Folsom's historic centerpiece ready; other features delayed in redevelopment cuts
04/10/2012 12:00 AM
04/10/2012 7:53 AM
When Folsom celebrates the opening of a $6 million amphitheater and public plaza Saturday, it will represent the centerpiece of its Historic Folsom Station project.
Only that centerpiece, however, is ready for celebration.
A year ago, city officials and a private developer were expecting the plaza unveiling to be accompanied by the opening of the $11 million Granite House – a mixture of ground-floor shops and loft residences that would bring a more urban flavor to the plaza.
Additional mixed-use buildings and a free-standing restaurant were to follow.
The economy and Gov. Jerry Brown's historic elimination of redevelopment agencies stepped in the way.
"It's a little frustrating," said developer Jeremy Bernau, repeating the observation several times in a phone interview.
Bernau Development had an agreement with the city of Folsom's Redevelopment Agency, under which it would buy land surrounding the plaza at market rates.
"We have a shovel-ready project," Bernau said. "There's no public subsidy for our private buildings."
However, the cutting of redevelopment agencies means the city must put the project under a new oversight committee, which will have to pass judgment on plans.
The state action "introduced some other hurdles we have to jump," said Folsom City Manager Evert Palmer.
Bernau and Palmer both have hopes, rather than confidence, that construction on Granite House can begin this summer.
"I am cautiously optimistic, because this is territory no one has wandered through," Palmer said. "It's uncharted waters."
More than governmental approvals is needed. Bernau will need to round up funding to build.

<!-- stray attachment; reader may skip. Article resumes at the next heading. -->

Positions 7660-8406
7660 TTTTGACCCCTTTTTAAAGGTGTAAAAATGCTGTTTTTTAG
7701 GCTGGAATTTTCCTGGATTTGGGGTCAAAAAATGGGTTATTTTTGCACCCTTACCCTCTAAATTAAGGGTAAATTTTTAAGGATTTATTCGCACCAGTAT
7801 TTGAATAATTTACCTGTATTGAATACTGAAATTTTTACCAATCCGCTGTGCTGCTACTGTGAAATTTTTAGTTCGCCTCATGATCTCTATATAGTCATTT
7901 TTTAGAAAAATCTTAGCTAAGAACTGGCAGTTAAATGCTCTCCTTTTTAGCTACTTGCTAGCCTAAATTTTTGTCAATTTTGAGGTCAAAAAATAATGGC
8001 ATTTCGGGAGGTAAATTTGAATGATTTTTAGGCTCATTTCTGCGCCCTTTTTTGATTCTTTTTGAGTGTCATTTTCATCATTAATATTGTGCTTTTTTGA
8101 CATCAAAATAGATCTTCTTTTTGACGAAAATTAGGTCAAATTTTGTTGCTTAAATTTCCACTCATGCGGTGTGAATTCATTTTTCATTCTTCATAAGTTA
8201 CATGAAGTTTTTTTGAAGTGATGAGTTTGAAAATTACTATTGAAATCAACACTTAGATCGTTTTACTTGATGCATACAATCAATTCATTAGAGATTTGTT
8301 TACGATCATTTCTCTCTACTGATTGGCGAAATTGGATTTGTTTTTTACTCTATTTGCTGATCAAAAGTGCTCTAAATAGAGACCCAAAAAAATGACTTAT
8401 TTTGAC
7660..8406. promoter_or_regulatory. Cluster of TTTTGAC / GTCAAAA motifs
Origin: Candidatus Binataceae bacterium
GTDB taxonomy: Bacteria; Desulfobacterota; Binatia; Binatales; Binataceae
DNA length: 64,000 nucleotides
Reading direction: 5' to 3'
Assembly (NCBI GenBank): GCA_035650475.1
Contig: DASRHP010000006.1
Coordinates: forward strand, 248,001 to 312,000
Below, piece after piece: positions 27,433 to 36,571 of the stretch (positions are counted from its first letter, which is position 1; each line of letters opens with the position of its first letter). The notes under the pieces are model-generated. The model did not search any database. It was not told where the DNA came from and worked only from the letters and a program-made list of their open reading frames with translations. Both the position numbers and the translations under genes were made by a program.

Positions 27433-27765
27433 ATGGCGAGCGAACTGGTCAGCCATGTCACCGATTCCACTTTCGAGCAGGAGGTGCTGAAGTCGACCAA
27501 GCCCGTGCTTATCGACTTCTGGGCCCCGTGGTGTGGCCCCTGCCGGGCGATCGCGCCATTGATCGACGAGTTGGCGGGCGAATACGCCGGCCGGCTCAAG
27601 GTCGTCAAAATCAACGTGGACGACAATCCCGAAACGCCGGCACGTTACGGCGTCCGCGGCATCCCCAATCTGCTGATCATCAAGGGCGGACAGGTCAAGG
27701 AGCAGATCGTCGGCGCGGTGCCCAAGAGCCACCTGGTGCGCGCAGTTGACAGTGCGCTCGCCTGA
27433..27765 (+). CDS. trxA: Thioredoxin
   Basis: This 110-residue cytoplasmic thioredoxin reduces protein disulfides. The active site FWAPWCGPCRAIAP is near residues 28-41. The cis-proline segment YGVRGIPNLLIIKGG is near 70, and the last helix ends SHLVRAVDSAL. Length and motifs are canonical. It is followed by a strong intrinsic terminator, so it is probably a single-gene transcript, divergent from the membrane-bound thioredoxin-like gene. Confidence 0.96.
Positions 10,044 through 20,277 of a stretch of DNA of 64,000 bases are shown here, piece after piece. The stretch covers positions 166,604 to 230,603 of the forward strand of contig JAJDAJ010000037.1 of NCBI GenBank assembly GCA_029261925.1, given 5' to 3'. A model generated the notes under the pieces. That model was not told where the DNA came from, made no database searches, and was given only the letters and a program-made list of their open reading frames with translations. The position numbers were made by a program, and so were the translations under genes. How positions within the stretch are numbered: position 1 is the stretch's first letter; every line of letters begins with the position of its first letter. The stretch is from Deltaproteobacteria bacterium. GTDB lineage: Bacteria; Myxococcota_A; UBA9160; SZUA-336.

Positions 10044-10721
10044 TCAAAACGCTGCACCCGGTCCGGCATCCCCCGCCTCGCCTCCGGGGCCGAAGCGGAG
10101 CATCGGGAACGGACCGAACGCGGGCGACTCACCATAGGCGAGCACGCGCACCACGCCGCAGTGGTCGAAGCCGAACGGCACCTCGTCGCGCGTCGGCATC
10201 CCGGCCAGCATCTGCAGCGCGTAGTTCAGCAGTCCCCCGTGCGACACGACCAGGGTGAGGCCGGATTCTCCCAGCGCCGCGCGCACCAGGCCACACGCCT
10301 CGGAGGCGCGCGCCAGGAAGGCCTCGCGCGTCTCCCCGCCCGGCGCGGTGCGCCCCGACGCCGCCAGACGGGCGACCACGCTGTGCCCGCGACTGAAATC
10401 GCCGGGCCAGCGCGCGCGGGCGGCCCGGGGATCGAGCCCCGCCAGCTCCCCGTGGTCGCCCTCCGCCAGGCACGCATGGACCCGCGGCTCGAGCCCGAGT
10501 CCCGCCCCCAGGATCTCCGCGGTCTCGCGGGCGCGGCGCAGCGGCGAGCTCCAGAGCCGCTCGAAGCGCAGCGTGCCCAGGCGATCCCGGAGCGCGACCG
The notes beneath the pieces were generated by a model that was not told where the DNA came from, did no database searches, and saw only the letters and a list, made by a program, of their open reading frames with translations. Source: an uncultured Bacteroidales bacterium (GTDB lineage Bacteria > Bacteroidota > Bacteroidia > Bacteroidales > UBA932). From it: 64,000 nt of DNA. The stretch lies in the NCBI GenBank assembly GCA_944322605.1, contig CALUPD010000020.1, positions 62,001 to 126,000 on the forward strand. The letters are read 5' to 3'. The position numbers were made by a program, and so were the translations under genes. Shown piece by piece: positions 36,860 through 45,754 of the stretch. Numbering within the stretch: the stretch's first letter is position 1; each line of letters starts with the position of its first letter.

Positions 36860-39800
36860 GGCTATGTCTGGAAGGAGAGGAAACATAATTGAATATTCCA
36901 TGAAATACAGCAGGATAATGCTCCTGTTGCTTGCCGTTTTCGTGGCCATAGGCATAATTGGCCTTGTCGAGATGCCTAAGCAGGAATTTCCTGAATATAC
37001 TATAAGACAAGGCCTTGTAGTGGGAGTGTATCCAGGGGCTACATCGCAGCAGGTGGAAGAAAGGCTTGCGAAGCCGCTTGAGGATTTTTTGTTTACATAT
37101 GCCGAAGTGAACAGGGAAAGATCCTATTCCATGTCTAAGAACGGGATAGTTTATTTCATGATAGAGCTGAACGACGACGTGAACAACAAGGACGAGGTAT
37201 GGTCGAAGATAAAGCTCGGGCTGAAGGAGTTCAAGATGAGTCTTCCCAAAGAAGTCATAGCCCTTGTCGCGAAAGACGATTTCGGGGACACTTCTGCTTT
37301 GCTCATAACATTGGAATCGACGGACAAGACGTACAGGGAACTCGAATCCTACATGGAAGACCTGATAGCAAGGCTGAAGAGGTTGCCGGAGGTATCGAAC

"It's still not easy to get construction financing," he said.
However, he said he has pre-sold two-thirds of the units, which should make lenders more amenable.
And completion of the plaza will make the buildings that much more attractive.
It makes the historic downtown more of a gathering spot.
"It's kind of the gravitational pull that keeps the city together," said Palmer.
"It'll be a big step in bringing more people down to the district," agreed Candy Miller, president of the Folsom Historical Society and chairwoman of the Historic District Commission.
The plaza, with a historic railroad engine turntable, represents a modern version of the old rail terminus from the 1900s, a kind of small-scale Grand Central Station.
"We're modernizing the infrastructure, while honoring and interpreting the history," Palmer said.
Even if the modernization takes several more years, Saturday's plaza-opening celebration – with music, art and historic demonstrations – is a milestone.
"I've been watching for 10 years," said Miller. "I'm very excited it's to the point where it is."
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